GAA willing to put people before profit

In what may be described as backing measures to put people before profit, the GAA stand to lose millions of euro for the sake of freeing up their fixtures calendar to accommodate club teams.
GAA willing to put people before profit

Approximately €9 million was reaped from the three All-Ireland hurling final replays from 2012 to ’14 and roughly another €3m of additional gate receipts following All-Ireland football semi-final replays in the last two seasons.

However, from 2017, the association’s hierarchy are proposing the facility of extra-time apply to all games including All-Ireland finals. Replays would only be scheduled in the event of teams finishing level after two additional periods of 10 minutes. They believe it is a fundamental part of introducing a calendar-year fixtures schedule, which would see the All-Ireland Club finals played in December instead of the following February and March.

Amending the recommendation which they postponed earlier this year, the All-Ireland hurling decider would take place two weeks earlier as opposed to the original idea of one. Similarly, the football final would be brought forward by a fortnight, replacing the hurling final’s current date on the first Sunday of September.

Extrapolating recommendations from eight reports from 2004 to last year, GAA director general Páraic Duffy, president Aogán Ó Fearghail and director of games administration and player welfare Feargal McGill told the media in Croke Park yesterday the proposals have been revisited as they sense an appetite for change.

Duffy spoke of his exasperation reading in the press of complaints about player welfare and fixtures and nothing being done about it. Although described as a discussion paper, it’s obvious Duffy wants counties to endorse the proposals.

He wrote: “I would much prefer we implement the necessary changes proposed here on the grounds of player welfare and fairness, but, it this does not convince some of us, then self- interest might: we should be fully aware the GAA will continue to lose club players who are not offered a regular, planned and coherent set of competitive matches.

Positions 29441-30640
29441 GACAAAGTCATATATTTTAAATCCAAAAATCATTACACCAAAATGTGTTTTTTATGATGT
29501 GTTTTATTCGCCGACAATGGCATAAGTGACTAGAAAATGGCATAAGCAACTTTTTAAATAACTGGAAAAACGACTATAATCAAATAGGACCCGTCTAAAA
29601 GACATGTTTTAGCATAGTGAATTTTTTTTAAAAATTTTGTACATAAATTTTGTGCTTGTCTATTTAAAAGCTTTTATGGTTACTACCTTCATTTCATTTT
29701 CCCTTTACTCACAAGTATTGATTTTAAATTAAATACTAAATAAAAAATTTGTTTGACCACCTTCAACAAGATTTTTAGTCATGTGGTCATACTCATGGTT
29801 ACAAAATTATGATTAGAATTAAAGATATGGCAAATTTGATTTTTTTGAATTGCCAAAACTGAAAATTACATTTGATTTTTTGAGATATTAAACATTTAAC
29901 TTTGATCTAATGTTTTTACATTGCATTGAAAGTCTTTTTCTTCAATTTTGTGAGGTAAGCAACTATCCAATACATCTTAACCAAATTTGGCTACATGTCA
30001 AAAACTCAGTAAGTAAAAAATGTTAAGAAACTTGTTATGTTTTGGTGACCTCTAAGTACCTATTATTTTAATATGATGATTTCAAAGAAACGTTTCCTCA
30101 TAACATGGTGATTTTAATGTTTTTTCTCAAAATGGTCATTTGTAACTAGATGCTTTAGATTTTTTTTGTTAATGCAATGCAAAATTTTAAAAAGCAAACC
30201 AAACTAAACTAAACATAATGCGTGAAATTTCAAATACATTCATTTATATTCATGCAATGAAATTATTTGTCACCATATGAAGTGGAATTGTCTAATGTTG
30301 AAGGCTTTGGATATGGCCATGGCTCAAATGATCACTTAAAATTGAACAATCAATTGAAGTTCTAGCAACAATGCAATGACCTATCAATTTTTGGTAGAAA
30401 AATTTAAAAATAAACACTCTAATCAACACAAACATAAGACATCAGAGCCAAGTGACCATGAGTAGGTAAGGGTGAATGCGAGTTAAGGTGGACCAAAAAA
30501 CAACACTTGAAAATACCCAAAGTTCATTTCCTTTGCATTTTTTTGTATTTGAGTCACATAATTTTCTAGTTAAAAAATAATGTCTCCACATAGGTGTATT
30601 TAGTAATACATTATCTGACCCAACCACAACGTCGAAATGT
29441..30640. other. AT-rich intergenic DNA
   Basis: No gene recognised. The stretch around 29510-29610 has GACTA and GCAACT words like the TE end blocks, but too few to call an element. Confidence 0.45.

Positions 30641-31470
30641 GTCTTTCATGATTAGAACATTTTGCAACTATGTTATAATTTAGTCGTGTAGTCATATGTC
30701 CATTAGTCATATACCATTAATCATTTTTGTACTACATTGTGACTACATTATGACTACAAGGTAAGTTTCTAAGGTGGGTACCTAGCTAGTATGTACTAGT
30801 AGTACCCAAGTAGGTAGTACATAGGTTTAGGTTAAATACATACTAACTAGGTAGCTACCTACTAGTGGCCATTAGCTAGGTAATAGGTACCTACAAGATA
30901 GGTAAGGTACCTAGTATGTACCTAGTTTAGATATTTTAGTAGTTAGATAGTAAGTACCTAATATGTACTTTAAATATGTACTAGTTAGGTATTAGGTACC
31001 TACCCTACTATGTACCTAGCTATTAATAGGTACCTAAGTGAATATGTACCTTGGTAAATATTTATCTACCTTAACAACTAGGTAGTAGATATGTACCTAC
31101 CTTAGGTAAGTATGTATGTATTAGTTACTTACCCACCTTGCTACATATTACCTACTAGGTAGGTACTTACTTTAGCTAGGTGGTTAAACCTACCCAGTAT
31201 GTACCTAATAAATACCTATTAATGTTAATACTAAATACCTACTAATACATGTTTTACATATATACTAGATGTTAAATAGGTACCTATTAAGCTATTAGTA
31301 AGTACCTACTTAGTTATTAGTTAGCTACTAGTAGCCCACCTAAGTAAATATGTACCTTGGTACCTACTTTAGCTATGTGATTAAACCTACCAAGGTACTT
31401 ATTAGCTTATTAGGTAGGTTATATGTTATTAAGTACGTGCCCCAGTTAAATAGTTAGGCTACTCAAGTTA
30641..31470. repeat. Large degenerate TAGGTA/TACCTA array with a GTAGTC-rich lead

“We must, therefore, take decisive action, but not in a spirit of apprehension: in recent decades the GAA has proved itself capable of taking tough decisions and making historic changes for the good of the Association.”

In the event counties are against the proposals, he has challenged them to come up with alternatives. “Given the clear evidence of the existence of the player-welfare and fixtures-scheduling problems, the onus is on those who oppose the proposed changes – changes identified as necessary in report after report – welfare, strengthening clubs and giving our club players a fair deal, and to ring forward their own proposals that are realistic and feasible. Ducking the difficult choices these issues pose for the Association simply by saying ‘no’ to these proposals is neither a responsible nor a credible stance.”

Provinces have previously put the kibosh on the eradication of replays and the Munster Council will be cognisant of how lucrative this year’s Kerry-Cork replay was in Killarney. All six Munster counties as well as other dual counties have previously questioned the feasibility of the calendar year. However, it is hoped were each of the All-Ireland championships tightened up by two weeks and the Division 1 football semi-finals abolished that the GAA could free up three to four weeks for more club activity.

Unlike the U21 football championship, Duffy has left the hurling equivalent untouched as it only involves 11 teams and counties can still be involved in it after their senior sides have exited their championship. However, they are calling for it to finish prior to the All-Ireland senior hurling final instead of the current situation where the U21 decider takes place six days later.

Six of the 11 proposals would have to be passed by Congress next year to come into operation: the re-grading of minor level, discontinuing the U21 football championship, the availability of inter-county players not on matchday panels to their clubs, bringing forward the All-Ireland senior finals by two weeks, adding the facility of extra-time at the end of all drawn games and the abolishment of the All-Ireland junior football and intermediate hurling championships. The other five would have to be endorsed by Central Council. It was confirmed by McGill all the 18 proposals to restructure the football championship are compatible with what was unveiled yesterday.

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